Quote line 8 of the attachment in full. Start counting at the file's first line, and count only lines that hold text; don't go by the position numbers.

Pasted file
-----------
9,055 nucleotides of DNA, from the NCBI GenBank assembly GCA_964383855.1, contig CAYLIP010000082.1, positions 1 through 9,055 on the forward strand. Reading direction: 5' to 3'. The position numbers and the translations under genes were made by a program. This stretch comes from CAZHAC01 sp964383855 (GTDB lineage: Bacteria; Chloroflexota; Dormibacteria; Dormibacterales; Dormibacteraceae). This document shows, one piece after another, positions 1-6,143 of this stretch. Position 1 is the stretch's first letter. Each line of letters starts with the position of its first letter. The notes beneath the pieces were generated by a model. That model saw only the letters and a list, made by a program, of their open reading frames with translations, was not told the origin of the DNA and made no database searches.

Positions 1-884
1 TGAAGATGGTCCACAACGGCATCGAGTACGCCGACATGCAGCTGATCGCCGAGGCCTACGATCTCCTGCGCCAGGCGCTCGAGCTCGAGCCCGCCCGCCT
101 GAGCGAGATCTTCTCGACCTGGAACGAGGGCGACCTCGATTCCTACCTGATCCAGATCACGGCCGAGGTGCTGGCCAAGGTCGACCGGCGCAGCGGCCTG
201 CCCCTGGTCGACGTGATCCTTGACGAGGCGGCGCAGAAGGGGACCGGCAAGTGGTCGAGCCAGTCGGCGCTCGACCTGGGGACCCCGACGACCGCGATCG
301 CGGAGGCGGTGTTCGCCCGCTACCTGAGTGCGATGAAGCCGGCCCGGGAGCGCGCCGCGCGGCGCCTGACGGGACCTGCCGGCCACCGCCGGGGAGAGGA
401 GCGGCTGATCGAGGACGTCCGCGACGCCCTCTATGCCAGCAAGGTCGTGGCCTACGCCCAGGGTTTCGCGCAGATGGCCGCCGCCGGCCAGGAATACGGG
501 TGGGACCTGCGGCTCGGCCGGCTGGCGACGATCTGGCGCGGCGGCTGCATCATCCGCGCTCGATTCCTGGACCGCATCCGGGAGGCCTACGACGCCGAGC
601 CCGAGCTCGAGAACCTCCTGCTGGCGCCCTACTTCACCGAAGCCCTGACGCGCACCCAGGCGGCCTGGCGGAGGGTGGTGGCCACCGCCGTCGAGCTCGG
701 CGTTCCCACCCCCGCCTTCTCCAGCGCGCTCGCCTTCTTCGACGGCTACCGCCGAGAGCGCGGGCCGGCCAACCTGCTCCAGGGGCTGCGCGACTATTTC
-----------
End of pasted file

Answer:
501 TGGGACCTGCGGCTCGGCCGGCTGGCGACGATCTGGCGCGGCGGCTGCATCATCCGCGCTCGATTCCTGGACCGCATCCGGGAGGCCTACGACGCCGAGC